Willmott, filmmaker and film professor, speaks at Spalding University on May 28.
By Kathleen Driskell, Chair, School of Creative and Professional Writing
I am delighted to announce that Academy Award-winning screenwriter Kevin Willmott is the 2020 recipient of the Spalding Prize for the Promotion of Peace and Justice in Literature. The Spalding Prize, which comes with an award of $7,500, was established to honor literary work that exemplifies the mission of Spalding University and its commitment to compassion.
Willmott, who in 2019 shared the Academy Award for Best Adapted Screenplay for BlacKkKlansman, is also Professor of Film and Media Studies at the University of Kansas and has spent his filmmaking career taking on the subject of racism in America. He is known as both a screenwriter and director. A frequent collaborator with Spike Lee, his films include a satirical imagining of current-day America if the South had won the Civil War (CSA: The Confederate States of America, which he wrote and directed) and a retelling of Lysistrata in a violence-wracked neighborhood on Chicago’s South Side (Chi-Raq, which he co-wrote with Lee). The film critic Richard Brody called Willmott’s work “brilliantly imagined fictions.”
The prize will be awarded to Willmott during his visit to Spalding’s School of Creative and Professional Writing, home of the nationally distinguished low-residency Master of Fine Arts in Writing Program. After the award presentation, Willmott will speak about his experiences as a screenwriter, teacher, and civil rights activist. The event begins at 5:30 p.m. Thursday, May 28, in the Egan Leadership Center at the corner of Fourth and Breckinridge streets. The event is free, ticketless, and open to the public. Free parking is plentiful.
Kevin Willmott is an extraordinary screenwriter and teacher. His most recent film, BlacKkKlansman, which he wrote with Spike Lee and others, is the kind of work we aim to recognize with our Spalding Prize and bring to our students’ attention. BlacKkKlansman is courageous, unflinching, and beautifully written. Like his earlier work, it’s a relevant social commentary on our times.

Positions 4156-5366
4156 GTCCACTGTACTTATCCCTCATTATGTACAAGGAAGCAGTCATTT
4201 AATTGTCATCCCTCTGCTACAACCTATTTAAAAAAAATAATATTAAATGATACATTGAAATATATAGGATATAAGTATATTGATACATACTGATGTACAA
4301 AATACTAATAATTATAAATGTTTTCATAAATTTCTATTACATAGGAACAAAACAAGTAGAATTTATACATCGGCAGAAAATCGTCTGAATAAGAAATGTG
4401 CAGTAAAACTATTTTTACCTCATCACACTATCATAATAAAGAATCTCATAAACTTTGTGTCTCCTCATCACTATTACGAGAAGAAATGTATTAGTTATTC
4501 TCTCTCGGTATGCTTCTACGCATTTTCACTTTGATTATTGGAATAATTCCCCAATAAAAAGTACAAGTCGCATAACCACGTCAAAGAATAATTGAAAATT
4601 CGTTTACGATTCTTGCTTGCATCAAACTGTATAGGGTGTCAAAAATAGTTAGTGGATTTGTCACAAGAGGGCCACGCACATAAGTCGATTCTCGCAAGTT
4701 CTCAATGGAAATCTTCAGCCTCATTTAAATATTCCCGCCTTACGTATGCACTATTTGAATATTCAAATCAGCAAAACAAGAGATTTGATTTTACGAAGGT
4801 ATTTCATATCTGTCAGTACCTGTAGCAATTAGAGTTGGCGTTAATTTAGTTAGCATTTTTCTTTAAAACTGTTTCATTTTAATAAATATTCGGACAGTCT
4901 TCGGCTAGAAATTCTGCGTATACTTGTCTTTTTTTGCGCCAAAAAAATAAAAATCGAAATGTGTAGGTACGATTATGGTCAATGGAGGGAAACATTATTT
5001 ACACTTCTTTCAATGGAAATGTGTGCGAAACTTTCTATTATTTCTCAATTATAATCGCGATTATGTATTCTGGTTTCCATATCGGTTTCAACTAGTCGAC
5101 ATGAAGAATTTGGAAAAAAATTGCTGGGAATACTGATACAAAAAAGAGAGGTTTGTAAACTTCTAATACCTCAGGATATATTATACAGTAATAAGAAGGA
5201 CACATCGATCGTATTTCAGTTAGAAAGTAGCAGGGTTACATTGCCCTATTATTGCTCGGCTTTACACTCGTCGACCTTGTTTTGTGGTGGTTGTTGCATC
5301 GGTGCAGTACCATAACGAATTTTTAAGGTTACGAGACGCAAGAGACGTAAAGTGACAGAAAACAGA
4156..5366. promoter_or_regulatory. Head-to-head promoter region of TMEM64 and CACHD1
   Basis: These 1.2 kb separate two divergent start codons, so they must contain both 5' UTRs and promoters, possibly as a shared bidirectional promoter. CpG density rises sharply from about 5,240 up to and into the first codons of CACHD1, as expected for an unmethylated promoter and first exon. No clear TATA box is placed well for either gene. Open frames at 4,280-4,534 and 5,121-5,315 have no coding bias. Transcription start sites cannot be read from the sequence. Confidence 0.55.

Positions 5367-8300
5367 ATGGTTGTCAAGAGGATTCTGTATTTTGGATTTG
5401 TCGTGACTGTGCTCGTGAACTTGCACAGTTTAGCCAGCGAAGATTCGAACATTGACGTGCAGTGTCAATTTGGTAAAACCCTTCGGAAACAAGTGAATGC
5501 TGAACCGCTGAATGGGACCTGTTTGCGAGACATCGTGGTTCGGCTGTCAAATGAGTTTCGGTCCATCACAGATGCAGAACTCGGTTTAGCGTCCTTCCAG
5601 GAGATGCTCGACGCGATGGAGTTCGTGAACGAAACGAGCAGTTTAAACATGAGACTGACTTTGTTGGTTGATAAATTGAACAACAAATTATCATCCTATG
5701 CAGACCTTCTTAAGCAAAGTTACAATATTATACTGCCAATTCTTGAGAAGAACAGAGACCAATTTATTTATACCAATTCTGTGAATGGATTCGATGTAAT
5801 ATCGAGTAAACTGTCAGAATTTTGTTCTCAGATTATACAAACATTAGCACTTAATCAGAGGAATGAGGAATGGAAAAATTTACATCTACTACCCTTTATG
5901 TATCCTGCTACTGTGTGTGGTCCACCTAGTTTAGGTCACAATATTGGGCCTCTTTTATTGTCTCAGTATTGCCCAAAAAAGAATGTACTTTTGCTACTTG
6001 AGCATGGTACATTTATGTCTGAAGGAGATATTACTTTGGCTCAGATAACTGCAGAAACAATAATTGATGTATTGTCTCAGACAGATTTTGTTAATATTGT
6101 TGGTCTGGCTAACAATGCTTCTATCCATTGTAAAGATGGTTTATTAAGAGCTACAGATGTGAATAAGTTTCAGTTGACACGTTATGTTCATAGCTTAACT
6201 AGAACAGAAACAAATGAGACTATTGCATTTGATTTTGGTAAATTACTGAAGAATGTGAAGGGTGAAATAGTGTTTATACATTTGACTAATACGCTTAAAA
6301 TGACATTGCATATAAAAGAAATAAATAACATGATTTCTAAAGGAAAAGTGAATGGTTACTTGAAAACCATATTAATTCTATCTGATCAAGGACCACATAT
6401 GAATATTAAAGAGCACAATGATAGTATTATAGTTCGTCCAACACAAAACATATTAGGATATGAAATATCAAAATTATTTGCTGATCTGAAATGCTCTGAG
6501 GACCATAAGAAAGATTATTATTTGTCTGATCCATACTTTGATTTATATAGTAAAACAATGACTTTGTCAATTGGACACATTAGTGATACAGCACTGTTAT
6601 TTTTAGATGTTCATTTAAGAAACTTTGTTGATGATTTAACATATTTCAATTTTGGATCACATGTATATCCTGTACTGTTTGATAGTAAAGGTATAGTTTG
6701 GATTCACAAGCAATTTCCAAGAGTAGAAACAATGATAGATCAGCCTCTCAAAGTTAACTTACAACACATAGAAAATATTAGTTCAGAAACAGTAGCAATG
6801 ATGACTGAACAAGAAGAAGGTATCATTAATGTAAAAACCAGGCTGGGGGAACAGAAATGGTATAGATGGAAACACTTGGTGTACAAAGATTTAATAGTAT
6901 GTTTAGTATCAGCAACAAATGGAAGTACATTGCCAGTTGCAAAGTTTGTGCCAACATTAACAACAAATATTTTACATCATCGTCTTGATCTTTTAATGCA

In 2019, the year Willmott won the Oscar for Best Adapted Screenplay with co-writers Spike Lee, David Rabinowitz, and Charlie Wachtel, the film was nominated for a total of six Academy Awards, including Best Picture. The screenplay was adapted from Black Klansman, Ron Stallworth’s memoir detailing his work as the first African-American detective to serve in the Colorado Springs Police Department, during which he infiltrated the Ku Klux Klan of Colorado Springs. BlacKkKlansman premiered at the Cannes Film Festival, where it won the Grand Prix. The American Film Institute named BlacKkKlansman one of the top films of 2018.
Willmott may be a familiar face to some Spalding students, alums, and faculty members. He has visited our MFA residency twice before, most recently to talk about Chi-Raq. That film was the first to be produced by Amazon Studios.
We’re excited to honor Willmott with our Spalding Prize and pleased that Spalding graduate students in creative and professional writing will have the chance to learn from him. Students will view BlacKkKlansman, CSA: The Confederate States of America, and Destination: Planet Negro! and will read and discuss the script for BlacKkKlansman before Willmott visits Spalding to discuss his work.
Award-winning poet and teacher Kathleen Driskell is Chair and Professor of Creative Writing at Spalding University’s School of Creative and Professional Writing, home of the low-residency Master of Fine Arts in Writing program. Her newest poetry collection, Blue Etiquette, is available from Red Hen Press. Next Door to the Dead, winner of the 2018 Judy Gaines Young Book Award, is available from UPKY. She currently serves as Chair for the AWP Board of Directors. Follow her @kathdriskell or visit her blog at kathleendriskell.blogspot.com.